neil hesman racing - 2014 season, bring it on!

OK, 2013 was cut short for me by a couple of physical issues, but up until then it had been my best ever season. The bike was running beautifully, I had reached my target weight and felt good. A new determination was upon me, wishing to beat only two people; myself and the rider in front of me. I had even managed to bag a few points, a hitherto unheard of occurrence. Having lost even more weight, largely thanks to five weeks of hospital food, I will be back and looking for more improvements in 2014.

Waiting for an operation on my eye to restore sniper vision and looking forward to removal of the fixator frame on my damaged leg, I have started work on the bike to start the season where I left off.

There is an ambitious programme of work to the bike to become more competitive, with just about every part of the machine coming under scrutiny in search of more power, less weight and greater reliability.

All this costs of course, so in order to fund the programme, new designs of Farkham Hall Racewear will be introduced. Roughly 500 teeshirt sales should pay for all the pre-season work with about the same again needed for running costs. Don't be shy now, show the world that you really don't care what they do and wear your Farkham Hall teeshirts with pride. They make great gifts too!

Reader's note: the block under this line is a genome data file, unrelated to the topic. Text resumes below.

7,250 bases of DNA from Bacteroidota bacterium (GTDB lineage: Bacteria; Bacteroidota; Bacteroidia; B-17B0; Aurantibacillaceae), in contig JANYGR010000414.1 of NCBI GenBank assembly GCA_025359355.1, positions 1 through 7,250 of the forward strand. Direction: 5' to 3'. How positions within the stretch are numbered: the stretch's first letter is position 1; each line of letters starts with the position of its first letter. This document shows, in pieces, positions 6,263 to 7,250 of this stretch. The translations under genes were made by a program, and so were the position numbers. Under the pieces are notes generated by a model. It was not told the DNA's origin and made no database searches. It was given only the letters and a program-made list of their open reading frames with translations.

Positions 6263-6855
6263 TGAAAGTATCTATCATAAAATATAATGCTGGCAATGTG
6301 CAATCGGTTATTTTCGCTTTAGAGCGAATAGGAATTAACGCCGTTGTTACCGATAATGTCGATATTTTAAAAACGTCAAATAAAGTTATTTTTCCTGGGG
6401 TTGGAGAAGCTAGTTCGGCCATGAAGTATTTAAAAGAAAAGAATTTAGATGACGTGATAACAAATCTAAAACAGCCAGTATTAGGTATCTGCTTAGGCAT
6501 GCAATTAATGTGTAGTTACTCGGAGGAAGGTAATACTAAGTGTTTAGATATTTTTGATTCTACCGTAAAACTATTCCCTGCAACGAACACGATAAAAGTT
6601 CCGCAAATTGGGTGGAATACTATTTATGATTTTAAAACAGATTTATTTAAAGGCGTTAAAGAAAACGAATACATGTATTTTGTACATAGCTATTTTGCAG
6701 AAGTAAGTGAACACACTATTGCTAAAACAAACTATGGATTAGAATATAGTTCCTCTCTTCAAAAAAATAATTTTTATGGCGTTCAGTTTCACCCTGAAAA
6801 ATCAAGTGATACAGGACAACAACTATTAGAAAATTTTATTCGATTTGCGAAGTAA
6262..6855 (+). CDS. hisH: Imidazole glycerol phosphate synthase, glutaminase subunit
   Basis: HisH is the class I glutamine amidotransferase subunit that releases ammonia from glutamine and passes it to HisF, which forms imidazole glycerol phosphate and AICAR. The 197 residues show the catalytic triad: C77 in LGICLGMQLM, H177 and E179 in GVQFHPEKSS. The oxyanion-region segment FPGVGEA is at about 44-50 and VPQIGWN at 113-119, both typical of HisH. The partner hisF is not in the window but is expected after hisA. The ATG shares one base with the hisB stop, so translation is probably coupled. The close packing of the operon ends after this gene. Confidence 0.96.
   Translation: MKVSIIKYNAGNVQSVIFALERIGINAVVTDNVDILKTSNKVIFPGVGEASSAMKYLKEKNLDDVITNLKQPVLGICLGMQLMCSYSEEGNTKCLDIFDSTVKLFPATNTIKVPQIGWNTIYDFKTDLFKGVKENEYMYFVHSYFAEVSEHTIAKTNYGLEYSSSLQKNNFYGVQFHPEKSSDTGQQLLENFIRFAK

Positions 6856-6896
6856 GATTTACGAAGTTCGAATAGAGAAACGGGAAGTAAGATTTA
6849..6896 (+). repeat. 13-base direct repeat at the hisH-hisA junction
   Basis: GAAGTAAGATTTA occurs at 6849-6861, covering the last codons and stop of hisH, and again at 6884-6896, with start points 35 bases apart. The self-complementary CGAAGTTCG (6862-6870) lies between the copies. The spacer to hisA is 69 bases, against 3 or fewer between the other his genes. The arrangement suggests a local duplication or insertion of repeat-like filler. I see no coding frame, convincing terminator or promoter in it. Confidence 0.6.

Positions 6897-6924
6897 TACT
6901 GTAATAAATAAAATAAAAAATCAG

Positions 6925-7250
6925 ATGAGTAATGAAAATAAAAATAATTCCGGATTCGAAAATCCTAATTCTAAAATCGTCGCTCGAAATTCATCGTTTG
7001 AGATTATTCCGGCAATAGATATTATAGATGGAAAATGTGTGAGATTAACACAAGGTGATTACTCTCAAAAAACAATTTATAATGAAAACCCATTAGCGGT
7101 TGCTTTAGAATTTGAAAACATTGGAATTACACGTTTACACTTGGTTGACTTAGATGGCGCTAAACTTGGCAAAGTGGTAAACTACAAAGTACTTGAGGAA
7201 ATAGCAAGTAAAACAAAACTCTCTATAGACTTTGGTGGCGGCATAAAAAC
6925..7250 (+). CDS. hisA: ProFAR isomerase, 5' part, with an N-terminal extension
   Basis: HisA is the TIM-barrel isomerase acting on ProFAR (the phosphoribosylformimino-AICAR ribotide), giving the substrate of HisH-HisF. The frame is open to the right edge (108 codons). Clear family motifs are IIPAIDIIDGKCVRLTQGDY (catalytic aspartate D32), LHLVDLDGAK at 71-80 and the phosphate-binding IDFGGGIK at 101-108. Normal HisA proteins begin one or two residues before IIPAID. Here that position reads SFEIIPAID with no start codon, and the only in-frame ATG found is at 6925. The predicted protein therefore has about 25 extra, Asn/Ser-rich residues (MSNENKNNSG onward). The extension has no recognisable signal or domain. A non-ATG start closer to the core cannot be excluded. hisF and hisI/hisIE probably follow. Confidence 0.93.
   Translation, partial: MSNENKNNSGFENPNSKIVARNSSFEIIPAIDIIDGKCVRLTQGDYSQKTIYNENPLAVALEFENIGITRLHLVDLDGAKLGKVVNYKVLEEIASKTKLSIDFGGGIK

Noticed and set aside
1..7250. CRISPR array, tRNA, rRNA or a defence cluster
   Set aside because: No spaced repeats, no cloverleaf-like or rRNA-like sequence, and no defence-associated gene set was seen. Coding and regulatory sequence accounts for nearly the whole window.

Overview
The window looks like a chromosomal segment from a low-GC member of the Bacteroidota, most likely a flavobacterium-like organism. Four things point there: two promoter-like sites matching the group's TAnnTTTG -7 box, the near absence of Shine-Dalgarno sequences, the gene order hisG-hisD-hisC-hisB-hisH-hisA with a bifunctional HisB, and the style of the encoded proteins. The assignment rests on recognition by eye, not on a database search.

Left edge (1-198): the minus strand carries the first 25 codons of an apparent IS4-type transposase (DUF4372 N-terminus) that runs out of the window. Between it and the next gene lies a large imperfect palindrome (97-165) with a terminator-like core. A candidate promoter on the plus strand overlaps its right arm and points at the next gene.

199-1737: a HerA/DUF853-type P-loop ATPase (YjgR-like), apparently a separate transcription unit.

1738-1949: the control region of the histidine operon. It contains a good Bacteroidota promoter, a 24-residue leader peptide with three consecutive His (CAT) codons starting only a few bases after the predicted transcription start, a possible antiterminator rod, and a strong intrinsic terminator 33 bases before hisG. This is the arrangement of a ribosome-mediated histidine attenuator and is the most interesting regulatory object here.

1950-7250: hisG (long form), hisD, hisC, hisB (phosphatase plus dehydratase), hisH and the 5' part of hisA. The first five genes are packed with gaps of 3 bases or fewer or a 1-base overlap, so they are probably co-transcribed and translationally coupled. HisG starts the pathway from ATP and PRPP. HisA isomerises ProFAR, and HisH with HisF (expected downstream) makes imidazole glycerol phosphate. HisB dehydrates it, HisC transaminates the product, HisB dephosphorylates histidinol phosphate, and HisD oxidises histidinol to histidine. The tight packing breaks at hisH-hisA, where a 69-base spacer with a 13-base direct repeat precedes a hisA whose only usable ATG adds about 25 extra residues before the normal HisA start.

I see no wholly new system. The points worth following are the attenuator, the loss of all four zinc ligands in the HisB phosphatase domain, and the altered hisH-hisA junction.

What's new for this season?

Jobs for next year include:

  • Change the front brake master cylinder to better match the Triumph calipers
  • Finish off building my second engine so I can have 'one on, one in the wash'
  • Build a second pair of forks with more compliant springing for the wet
  • Sort out my fuel tanks to keep the petrol clean and avoid incidents like the seizure at Paddock when a fleck of rust blocked a main jet
  • Repair the bodywork and take a mould off the fairing to make a spare
  • Fit new exhaust pipes from Gibson in search of more power
  • Make new fairing bracket, battery box and seat mount to save weight
  • Experiment with plasticine filled clipons to cut vibration to my paws
  • Fit an inline temperature gauge in search of reliable, accurate reading
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